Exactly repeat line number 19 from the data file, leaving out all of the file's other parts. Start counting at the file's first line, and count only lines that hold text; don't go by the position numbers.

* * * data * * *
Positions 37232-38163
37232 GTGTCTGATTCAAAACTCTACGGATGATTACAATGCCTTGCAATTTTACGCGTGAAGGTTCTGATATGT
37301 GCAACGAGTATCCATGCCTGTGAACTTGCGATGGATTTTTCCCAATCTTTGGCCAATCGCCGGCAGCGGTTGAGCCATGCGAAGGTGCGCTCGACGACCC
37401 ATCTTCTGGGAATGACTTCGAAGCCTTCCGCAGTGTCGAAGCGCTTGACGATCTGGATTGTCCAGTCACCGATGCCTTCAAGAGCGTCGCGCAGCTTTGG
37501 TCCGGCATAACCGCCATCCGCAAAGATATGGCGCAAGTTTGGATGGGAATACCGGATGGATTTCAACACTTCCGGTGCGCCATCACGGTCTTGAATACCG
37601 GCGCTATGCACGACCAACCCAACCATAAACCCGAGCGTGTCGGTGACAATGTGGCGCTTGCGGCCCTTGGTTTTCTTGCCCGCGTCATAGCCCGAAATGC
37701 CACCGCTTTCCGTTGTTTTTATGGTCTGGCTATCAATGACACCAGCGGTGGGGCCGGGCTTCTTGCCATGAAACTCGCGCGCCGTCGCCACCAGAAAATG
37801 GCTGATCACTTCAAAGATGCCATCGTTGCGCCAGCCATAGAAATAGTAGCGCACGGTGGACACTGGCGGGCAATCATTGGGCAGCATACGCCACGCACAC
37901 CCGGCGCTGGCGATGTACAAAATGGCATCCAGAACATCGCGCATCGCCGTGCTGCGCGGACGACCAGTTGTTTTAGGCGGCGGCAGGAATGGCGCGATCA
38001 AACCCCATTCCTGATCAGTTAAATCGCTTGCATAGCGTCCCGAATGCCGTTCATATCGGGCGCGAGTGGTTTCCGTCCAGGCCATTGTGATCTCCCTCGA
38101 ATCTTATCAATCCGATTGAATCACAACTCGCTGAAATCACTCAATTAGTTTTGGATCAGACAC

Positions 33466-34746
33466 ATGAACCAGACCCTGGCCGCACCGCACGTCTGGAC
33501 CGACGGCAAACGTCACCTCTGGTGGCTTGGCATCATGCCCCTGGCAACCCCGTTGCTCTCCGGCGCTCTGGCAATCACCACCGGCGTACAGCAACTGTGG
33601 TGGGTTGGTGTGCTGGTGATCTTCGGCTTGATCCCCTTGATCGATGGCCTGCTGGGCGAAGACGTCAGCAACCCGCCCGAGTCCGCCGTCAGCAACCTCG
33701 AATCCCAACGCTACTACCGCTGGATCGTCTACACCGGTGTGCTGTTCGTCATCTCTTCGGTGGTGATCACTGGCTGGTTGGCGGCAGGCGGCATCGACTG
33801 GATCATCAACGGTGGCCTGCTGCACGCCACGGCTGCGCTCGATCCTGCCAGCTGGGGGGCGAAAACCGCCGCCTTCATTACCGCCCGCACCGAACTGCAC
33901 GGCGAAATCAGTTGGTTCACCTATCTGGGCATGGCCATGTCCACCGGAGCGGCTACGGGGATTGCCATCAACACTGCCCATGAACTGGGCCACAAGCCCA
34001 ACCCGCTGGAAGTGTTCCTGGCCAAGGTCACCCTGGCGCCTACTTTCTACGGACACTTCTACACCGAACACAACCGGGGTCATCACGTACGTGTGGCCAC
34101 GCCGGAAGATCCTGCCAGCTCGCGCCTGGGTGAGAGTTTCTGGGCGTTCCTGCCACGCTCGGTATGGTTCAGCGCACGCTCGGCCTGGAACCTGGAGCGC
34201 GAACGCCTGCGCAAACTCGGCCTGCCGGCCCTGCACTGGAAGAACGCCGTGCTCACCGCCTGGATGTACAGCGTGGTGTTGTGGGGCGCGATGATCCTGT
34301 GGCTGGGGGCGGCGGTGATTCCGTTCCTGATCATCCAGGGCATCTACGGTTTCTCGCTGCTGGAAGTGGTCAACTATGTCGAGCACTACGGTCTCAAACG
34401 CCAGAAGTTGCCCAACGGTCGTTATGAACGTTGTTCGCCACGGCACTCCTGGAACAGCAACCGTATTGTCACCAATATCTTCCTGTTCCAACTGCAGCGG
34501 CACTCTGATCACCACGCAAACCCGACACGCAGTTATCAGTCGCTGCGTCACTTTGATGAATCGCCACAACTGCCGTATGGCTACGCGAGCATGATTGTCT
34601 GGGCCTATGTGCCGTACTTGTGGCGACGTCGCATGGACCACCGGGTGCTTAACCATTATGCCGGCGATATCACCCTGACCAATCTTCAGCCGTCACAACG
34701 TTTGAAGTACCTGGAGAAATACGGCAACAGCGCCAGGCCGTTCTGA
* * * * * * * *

34001 ACCCGCTGGAAGTGTTCCTGGCCAAGGTCACCCTGGCGCCTACTTTCTACGGACACTTCTACACCGAACACAACCGGGGTCATCACGTACGTGTGGCCAC